University Named Site for National Lung Screening Trial to Determine
the Best Method to Detect Lung Cancer
has been awarded a $5 million grant to participate in a multi-institutional
investigation to study the best way to detect lung cancer in smokers,
with an end goal of saving more lives following diagnosis of the disease.
The National Lung Screening Trial (NLST) will compare two methods of
detecting lung cancer in healthy older individuals: computed tomography
(CT) and standard chest X-ray.
"Both CT scans and chest
X-rays are now used to detect lung cancer," says Kay Vydareny, M.D.,
professor of radiology, Emory University School of Medicine and principal
investigator of the NLST at Emory. "In fact, chest X-rays have been
the primary means of lung cancer diagnosis for more than 100 years.
Through past data, we now know that CT scans can pick up smaller nodules
than X-rays, some of which will be cancer. But what we don't know is
if detecting these smaller cancers early will help us decrease lung
cancer deaths. This trial will help us learn whether CT scans or chest
X-rays are better at reducing lung cancer deaths."
Funded by the National Cancer
Institute and the American College of Radiology Imaging Network (ACRIN),
this study will enroll 50,000 current or former smokers across the U.S.
over a period of eight years. ACRIN will directly fund Emory's trial,
which will enroll 1,500 participants. Those participants will be randomly
selected to receive either CT scans or X-rays to screen for lung cancer.
Screening will take place once a year for three years. Participants
will then be followed for five years after the screenings end to monitor
their health. The follow-up period will help to determine the long-term
benefits of these two detection methods.
For years, cigarette smoking
has been considered a major cause of lung cancer. Lung cancer is the
leading cause of cancer deaths among both men and women, according to
the American Cancer Society. In 2002, an estimated 154,900 people will
die from lung cancer, accounting for 28 percent of all cancer deaths.
More people die of lung cancer than of colon, breast and prostate cancers
Lung cancer is one of the
most difficult cancers to treat. When it is in the earliest, most treatable
stage, it is very hard to detect. CT scans can pick up tumors under
one centimeter in size, while chest X-rays can detect most tumors larger
than one centimeter (about 1/2 inch) in size. One would assume that
smaller tumors and more rapid detection would result in a better chance
of survival. But smaller cancers are not necessarily "early" cancers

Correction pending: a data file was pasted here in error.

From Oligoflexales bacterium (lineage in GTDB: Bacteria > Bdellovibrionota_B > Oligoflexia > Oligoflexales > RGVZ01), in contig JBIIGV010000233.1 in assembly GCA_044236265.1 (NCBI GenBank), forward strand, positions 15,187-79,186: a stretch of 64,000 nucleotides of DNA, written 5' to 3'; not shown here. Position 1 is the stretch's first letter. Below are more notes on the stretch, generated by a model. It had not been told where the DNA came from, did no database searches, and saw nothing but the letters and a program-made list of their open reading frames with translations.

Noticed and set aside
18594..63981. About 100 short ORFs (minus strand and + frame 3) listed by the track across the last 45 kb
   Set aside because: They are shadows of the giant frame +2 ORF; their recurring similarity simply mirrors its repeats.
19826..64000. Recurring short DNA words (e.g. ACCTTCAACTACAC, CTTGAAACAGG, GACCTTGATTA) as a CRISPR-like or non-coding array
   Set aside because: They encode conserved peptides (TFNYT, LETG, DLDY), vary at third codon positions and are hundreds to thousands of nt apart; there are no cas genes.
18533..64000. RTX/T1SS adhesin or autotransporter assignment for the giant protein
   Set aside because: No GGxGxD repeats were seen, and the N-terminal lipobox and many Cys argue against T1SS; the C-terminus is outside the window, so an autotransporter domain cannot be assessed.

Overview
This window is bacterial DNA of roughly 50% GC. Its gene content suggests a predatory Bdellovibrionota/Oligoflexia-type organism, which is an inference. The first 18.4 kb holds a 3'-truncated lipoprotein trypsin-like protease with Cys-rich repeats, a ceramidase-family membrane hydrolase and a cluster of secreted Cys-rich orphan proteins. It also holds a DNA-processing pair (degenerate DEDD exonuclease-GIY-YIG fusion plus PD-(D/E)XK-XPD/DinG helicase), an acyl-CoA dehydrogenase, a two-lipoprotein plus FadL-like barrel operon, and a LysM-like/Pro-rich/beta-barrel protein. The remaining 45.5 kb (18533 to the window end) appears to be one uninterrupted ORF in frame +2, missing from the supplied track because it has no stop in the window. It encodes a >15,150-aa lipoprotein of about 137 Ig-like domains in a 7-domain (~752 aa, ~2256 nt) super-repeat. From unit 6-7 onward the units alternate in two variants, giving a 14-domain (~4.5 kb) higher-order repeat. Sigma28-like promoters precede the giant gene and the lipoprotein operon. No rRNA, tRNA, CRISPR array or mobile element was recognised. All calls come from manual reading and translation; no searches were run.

and no scientific studies have shown that screening or early detection
of lung cancer can actually save lives. Now, the NLST should be able
to provide answers needed to determine whether CT scans or standard
chest X-rays are better at reducing a person's chances of dying from
There are some risks with
using CT scans, however. The scans can sometimes detect suspicious abnormalities
which do not turn out to be lung cancer known as false positives.
Many of these abnormalities are scars from smoking, areas of inflammation
or other noncancerous conditions that may require additional testing
to determine that they are not harmful. These tests have been known
to cause undue anxiety for patients and may sometimes lead to biopsies
"Still, in some screening
cases, true cancers have been detected, many of which are in an early
stage," Dr. Vydareny says. "If there are positive findings, we will
contact participants and their primary care physicians and encourage
a consultation with a cancer specialist so that there can be appropriate
A diagnostic radiologist
at Emory for 11 years, Dr. Vydareny specializes in cardiopulmonary radiology
in the Division of Thoracic Imaging.
Recruitment for the NLST
will begin soon. Current or former smokers who are between the ages
of 55-74 may be eligible for this research study. Participants cannot
have had any previous history of lung cancer, but patients with emphysema,
bronchitis or other smoking-related conditions will be accepted. For
more information or to find out if you qualify for this study, please
contact Emory Health Connection at (404) 778-7777 or the National Cancer
Institute's Cancer Information Service at 1-800-4-CANCER (1-800-422-6237).